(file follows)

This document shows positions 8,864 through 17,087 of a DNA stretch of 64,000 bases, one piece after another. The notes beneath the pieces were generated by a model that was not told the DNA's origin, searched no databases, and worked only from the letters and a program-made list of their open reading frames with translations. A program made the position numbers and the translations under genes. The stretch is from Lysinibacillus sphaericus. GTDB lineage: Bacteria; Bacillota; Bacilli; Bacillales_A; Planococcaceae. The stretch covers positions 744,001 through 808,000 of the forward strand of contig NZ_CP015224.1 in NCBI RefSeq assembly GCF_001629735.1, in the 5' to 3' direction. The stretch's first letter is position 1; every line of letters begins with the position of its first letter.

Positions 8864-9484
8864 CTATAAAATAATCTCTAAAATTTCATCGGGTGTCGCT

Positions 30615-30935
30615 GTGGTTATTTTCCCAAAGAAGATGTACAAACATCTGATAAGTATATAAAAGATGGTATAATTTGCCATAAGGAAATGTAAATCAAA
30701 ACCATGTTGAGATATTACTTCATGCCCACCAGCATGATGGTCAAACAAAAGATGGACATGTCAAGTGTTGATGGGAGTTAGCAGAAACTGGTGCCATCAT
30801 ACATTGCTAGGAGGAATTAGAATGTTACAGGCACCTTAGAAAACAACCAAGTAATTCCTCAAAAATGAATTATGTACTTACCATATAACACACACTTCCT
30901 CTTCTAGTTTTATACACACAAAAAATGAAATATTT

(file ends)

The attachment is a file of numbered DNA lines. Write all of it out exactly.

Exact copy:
This document shows positions 8,864 through 17,087 of a DNA stretch of 64,000 bases, one piece after another. The notes beneath the pieces were generated by a model that was not told the DNA's origin, searched no databases, and worked only from the letters and a program-made list of their open reading frames with translations. A program made the position numbers and the translations under genes. The stretch is from Lysinibacillus sphaericus. GTDB lineage: Bacteria; Bacillota; Bacilli; Bacillales_A; Planococcaceae. The stretch covers positions 744,001 through 808,000 of the forward strand of contig NZ_CP015224.1 in NCBI RefSeq assembly GCF_001629735.1, in the 5' to 3' direction. The stretch's first letter is position 1; every line of letters begins with the position of its first letter.

Positions 8864-9484
8864 CTATAAAATAATCTCTAAAATTTCATCGGGTGTCGCT

Positions 30615-30935
30615 GTGGTTATTTTCCCAAAGAAGATGTACAAACATCTGATAAGTATATAAAAGATGGTATAATTTGCCATAAGGAAATGTAAATCAAA
30701 ACCATGTTGAGATATTACTTCATGCCCACCAGCATGATGGTCAAACAAAAGATGGACATGTCAAGTGTTGATGGGAGTTAGCAGAAACTGGTGCCATCAT
30801 ACATTGCTAGGAGGAATTAGAATGTTACAGGCACCTTAGAAAACAACCAAGTAATTCCTCAAAAATGAATTATGTACTTACCATATAACACACACTTCCT
30901 CTTCTAGTTTTATACACACAAAAAATGAAATATTT